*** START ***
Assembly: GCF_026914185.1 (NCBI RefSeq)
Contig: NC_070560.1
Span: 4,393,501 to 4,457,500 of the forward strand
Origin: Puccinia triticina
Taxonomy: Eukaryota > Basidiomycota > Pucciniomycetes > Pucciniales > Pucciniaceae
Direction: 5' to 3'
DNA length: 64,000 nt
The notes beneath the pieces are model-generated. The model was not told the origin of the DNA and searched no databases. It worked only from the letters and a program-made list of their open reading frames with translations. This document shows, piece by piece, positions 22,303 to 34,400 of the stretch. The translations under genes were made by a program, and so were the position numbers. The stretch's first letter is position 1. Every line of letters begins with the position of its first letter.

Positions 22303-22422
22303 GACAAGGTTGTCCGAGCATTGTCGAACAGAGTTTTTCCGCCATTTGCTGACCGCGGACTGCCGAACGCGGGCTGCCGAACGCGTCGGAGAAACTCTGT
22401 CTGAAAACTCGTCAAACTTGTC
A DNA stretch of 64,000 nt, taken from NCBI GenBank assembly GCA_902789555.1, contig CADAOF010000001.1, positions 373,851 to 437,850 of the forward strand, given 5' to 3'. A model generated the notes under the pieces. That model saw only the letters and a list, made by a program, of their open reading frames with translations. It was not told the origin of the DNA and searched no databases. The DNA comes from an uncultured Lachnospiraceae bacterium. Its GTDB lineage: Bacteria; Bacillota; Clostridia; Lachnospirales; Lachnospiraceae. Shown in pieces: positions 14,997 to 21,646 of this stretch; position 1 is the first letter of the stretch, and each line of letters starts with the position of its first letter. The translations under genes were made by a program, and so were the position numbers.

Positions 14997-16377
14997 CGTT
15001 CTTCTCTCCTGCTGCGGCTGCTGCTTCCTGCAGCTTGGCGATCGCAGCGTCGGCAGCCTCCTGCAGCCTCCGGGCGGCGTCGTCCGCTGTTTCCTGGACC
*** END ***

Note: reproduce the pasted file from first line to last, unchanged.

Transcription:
Assembly: GCF_026914185.1 (NCBI RefSeq)
Contig: NC_070560.1
Span: 4,393,501 to 4,457,500 of the forward strand
Origin: Puccinia triticina
Taxonomy: Eukaryota > Basidiomycota > Pucciniomycetes > Pucciniales > Pucciniaceae
Direction: 5' to 3'
DNA length: 64,000 nt
The notes beneath the pieces are model-generated. The model was not told the origin of the DNA and searched no databases. It worked only from the letters and a program-made list of their open reading frames with translations. This document shows, piece by piece, positions 22,303 to 34,400 of the stretch. The translations under genes were made by a program, and so were the position numbers. The stretch's first letter is position 1. Every line of letters begins with the position of its first letter.

Positions 22303-22422
22303 GACAAGGTTGTCCGAGCATTGTCGAACAGAGTTTTTCCGCCATTTGCTGACCGCGGACTGCCGAACGCGGGCTGCCGAACGCGTCGGAGAAACTCTGT
22401 CTGAAAACTCGTCAAACTTGTC
A DNA stretch of 64,000 nt, taken from NCBI GenBank assembly GCA_902789555.1, contig CADAOF010000001.1, positions 373,851 to 437,850 of the forward strand, given 5' to 3'. A model generated the notes under the pieces. That model saw only the letters and a list, made by a program, of their open reading frames with translations. It was not told the origin of the DNA and searched no databases. The DNA comes from an uncultured Lachnospiraceae bacterium. Its GTDB lineage: Bacteria; Bacillota; Clostridia; Lachnospirales; Lachnospiraceae. Shown in pieces: positions 14,997 to 21,646 of this stretch; position 1 is the first letter of the stretch, and each line of letters starts with the position of its first letter. The translations under genes were made by a program, and so were the position numbers.

Positions 14997-16377
14997 CGTT
15001 CTTCTCTCCTGCTGCGGCTGCTGCTTCCTGCAGCTTGGCGATCGCAGCGTCGGCAGCCTCCTGCAGCCTCCGGGCGGCGTCGTCCGCTGTTTCCTGGACC